What I have to tell you is difficult to write, but I know it will be far more difficult for you to hear, and I'm so sorry...
The unfinished letter is the only clue Tara and Emerson have to the reason behind their close friend Noelle's suicide. Everything they knew about Noelle - her calling as a midwife, her passion for causes, her love for her friends and family - described a woman who embraced life.
Yet there was so much they didn't know.
With the discovery of the letter and its heartbreaking secret, Noelle's friends begin to uncover the truth about this complex woman who touched each of their lives; and the life of a desperate stranger with love and betrayal, compassion and deceit. [ synopsis from goodreads ]
A few years ago, a read Chamberlain's The Lies We Told and I remember loving it. I definitely did not have that relationship with this book. So I don't know what happened there or if it's just that I've been reading more mysteries and am just pickier? But whatever the cast, this book just felt like a big case of bad mystery writing.
But I'll break that down a little more. So first off, I felt this book REALLY shouldn't have been written in rotating first person. Tara and Emerson sounded EXACTLY the same and if the chapters weren't marked, I wouldn't have been able to tell them apart. Which is odd since it was constantly discussed that they were super different but yet there was nothing distinguishing about their personalities when they were in first person. I think this book would've been much better off in third person.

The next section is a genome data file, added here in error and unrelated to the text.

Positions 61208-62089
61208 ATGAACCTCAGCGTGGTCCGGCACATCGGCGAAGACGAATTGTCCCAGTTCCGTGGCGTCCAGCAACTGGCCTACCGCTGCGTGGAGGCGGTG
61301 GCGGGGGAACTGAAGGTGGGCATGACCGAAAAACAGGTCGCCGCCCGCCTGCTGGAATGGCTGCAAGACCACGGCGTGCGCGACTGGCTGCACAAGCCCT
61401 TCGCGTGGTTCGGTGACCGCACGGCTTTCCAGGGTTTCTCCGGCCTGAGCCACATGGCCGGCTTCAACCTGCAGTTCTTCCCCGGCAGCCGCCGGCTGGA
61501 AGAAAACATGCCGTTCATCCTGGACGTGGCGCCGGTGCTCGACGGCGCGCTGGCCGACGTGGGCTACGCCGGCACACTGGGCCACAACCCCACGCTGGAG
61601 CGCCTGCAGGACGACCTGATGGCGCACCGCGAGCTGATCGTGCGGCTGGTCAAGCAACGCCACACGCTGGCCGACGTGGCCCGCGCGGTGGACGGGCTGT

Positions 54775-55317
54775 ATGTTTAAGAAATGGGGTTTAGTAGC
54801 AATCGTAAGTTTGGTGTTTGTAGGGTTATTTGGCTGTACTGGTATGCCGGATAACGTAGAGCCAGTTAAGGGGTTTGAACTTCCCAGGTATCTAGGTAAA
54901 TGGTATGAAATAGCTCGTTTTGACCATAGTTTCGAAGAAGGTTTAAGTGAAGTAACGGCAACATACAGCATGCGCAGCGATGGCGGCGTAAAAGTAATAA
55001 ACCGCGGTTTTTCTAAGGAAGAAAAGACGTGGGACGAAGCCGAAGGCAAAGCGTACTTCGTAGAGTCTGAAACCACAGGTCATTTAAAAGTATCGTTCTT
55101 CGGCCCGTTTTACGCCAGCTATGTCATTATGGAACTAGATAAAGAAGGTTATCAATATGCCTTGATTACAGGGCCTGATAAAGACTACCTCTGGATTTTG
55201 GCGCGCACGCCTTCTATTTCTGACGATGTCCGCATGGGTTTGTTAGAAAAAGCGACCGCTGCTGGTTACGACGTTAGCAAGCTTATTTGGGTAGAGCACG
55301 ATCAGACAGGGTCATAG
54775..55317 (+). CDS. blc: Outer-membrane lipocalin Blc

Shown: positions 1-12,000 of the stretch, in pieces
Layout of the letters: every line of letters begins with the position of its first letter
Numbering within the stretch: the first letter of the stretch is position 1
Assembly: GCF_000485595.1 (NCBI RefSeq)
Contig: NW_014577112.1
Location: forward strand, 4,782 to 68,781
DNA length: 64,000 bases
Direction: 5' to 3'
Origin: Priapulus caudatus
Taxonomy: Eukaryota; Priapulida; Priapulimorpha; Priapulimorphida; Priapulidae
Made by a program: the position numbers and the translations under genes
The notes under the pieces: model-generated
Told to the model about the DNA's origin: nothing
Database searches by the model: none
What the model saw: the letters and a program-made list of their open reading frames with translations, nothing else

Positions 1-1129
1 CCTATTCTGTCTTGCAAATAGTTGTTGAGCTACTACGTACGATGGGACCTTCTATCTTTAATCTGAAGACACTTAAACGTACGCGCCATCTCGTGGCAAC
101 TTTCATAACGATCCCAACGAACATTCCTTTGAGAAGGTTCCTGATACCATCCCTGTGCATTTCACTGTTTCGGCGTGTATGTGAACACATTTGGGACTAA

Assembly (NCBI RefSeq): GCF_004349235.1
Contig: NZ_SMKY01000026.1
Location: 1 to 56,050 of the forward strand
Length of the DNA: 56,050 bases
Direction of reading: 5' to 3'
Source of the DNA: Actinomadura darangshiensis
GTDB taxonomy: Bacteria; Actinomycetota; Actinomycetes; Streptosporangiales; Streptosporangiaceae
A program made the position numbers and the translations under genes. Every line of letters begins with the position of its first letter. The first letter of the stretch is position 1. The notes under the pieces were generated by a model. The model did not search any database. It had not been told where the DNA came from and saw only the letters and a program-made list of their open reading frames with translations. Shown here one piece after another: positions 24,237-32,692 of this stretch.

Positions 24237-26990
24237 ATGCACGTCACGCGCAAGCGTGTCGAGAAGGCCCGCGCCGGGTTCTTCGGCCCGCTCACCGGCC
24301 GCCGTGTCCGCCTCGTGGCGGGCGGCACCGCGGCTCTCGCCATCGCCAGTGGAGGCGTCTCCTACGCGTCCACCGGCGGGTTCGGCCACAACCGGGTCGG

I also felt like this book was much longer that it needed to be. It spent a lot of time trying to build suspense and stopping in places to try to keep the mystery going longer. But honestly not a single thing in this book surprised me. All of the "twists" felt pretty obvious by the time we'd reached them because they were way too drawn out. I think a lot could've been cut out of this book and it would've at least help make it more of the mystery it was trying to be.
It also had a lot of threads that I felt weren't really explored?? It felt like it could've gone a lot of different places but by the end it seemed like most of those were just trying to be red herrings but they didn't really work as red herrings?? They just made the plot really messy and pretty unsatisfactory.
So I really wasn't fond of this book. It was very easy to read and I flew through it pretty quickly when I would actually read it (I read a bunch of other things in the middle of reading this though) but I just didn't really want to pick it up and it didn't really draw me in because I'd already figured out the mystery and it was a matter of waiting for all the characters to catch up.
I never really connected with anyone in this book and I never really cared what happened to them. It was honestly a lackluster reading experience and I'm glad to be done. So I don't really know what the deal was here but it just didn't feel like much of a mystery?? But, again, that could be because I'm used to Agatha. Now THAT is great mystery writing. This was not.
review originally posted on goodreads